An independent inquiry into the use of "foreign workers" at the Lindsey oil refinery has rejected claims that the wages they were paid undercut British employees.
Acas, the arbitration service, has also found no evidence that the law was broken when a subcontractor hired workers from Italy and Portugal.
The move caused a walkout last month at Total's refinery in Lindsey, Lincolnshire, and a wave of wildcat strikes across Britain, as Gordon Brown came under pressure to honour his 2007 pledge to create "British jobs for British workers". Acas, whose report on the dispute will be published today, is reluctant to "take sides" and will acknowledge genuine trade union concerns about jobs going to foreign workers.
But the lack of evidence of wages being undercut at Lindsey will be seen as a setback for unions. They have accused companies of seeking "cheap labour" by paying foreign workers less than required under Britain's industry-wide agreements between employers and unions on pay and conditions.
The Acas findings may allow employers to put the spotlight on allegations that poor productivity among British workers persuades some firms to recruit from the continent. "This is not about pay, it is about productivity," one industry source said yesterday.
There are claims that IREM, the Italian subcontractor that hired Italian and Portuguese workers at the refinery, won the £200m construction contract after a British firm, Shaw, pulled out because it feared poor productivity would make it unprofitable.
Today the Business Secretary, Lord Mandelson, and the Skills Secretary, John Denham, will announce a study of skills and productivity to ensure British firms win as many engineering construction contracts at home and abroad. It will be led by Mark Gibson, director general of business support in Lord Mandelson's department.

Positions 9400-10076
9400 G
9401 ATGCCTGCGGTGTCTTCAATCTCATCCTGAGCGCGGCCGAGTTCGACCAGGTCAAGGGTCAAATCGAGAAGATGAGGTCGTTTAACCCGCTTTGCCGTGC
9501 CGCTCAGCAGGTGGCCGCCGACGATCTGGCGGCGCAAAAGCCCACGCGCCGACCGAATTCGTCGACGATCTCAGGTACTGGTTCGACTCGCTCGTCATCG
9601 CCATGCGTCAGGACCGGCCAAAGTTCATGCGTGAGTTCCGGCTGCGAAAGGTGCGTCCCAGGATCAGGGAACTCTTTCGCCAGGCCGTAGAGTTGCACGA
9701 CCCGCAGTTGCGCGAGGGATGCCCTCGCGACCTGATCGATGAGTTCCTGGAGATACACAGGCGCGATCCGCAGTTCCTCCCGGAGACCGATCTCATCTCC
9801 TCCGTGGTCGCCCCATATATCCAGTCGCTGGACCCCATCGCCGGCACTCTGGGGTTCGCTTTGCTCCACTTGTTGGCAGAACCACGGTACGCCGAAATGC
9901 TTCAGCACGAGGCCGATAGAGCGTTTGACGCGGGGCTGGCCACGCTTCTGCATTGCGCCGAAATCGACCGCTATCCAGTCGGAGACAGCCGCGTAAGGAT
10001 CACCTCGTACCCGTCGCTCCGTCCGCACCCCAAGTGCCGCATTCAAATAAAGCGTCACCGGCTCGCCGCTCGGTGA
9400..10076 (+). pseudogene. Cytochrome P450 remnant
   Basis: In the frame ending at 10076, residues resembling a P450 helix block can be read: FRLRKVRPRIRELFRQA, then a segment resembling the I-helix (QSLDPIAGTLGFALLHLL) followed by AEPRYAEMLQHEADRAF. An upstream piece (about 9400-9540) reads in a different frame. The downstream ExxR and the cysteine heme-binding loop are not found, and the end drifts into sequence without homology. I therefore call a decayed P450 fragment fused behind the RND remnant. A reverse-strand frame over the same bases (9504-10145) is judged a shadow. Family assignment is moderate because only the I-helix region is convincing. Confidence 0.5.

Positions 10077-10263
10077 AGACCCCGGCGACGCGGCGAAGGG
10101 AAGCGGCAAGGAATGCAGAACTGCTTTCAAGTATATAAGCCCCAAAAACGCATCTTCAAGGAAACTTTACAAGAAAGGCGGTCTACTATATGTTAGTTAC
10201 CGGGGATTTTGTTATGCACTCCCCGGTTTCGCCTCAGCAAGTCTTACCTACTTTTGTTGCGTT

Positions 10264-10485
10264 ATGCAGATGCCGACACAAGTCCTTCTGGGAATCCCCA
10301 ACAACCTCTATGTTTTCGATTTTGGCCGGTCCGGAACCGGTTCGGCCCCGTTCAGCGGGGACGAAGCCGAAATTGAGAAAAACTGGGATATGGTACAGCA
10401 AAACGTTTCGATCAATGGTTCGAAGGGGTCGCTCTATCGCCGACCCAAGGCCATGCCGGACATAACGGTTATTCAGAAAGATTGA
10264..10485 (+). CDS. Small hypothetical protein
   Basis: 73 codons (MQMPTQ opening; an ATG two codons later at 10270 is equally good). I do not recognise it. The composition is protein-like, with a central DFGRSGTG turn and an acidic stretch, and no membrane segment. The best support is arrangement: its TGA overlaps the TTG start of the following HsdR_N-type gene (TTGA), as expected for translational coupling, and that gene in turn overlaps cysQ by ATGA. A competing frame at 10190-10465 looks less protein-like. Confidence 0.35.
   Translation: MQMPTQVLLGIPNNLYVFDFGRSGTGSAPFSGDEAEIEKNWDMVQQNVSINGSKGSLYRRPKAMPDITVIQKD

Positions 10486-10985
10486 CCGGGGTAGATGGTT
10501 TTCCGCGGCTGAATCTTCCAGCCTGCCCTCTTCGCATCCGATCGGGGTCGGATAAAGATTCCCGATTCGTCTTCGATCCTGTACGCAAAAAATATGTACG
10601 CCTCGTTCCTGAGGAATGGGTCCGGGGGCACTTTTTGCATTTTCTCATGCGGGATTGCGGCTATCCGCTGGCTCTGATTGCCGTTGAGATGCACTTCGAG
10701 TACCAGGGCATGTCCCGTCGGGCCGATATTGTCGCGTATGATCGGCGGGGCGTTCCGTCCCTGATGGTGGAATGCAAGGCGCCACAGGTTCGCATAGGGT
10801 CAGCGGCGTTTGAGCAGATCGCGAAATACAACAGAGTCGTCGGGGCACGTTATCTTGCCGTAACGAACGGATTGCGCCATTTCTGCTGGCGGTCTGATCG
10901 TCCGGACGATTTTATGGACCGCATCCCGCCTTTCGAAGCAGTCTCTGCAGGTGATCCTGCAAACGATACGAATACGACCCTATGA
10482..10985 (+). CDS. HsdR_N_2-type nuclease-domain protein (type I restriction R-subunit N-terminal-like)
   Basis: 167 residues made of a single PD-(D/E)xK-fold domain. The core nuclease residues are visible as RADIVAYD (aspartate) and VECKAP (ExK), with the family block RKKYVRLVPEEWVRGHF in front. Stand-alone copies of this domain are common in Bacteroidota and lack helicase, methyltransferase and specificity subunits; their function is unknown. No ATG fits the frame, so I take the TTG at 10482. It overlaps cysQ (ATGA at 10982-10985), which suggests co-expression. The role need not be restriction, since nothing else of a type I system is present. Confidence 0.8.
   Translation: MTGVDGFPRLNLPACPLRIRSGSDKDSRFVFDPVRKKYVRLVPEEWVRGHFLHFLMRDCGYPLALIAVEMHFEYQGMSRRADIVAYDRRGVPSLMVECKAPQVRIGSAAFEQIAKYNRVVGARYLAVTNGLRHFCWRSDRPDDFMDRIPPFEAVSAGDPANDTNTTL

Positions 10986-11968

Unions say the European Union's directive on workers posted abroad allows employers to pay less to foreign workers than their British counterparts. The directive says posted workers should not receive less than the law requires – in Britain, the national minimum wage – but unions want it beefed up to include more generous industry-wide agreements. Many Labour MPs are sympathetic to the demands.
But ministers claim unions want to use the controversy to win a legal right to strike, without the threat of being sued for damages, to uphold industry agreements.
Ministers say that would mean a fundamental change to the industrial relations laws that were brought in by Margaret Thatcher. The Government has promised to consider the issue after the EU has reviewed the workings of the directive.
The strike at Lindsey was called off after Total agreed that about 100 jobs would go to British workers.Reuse content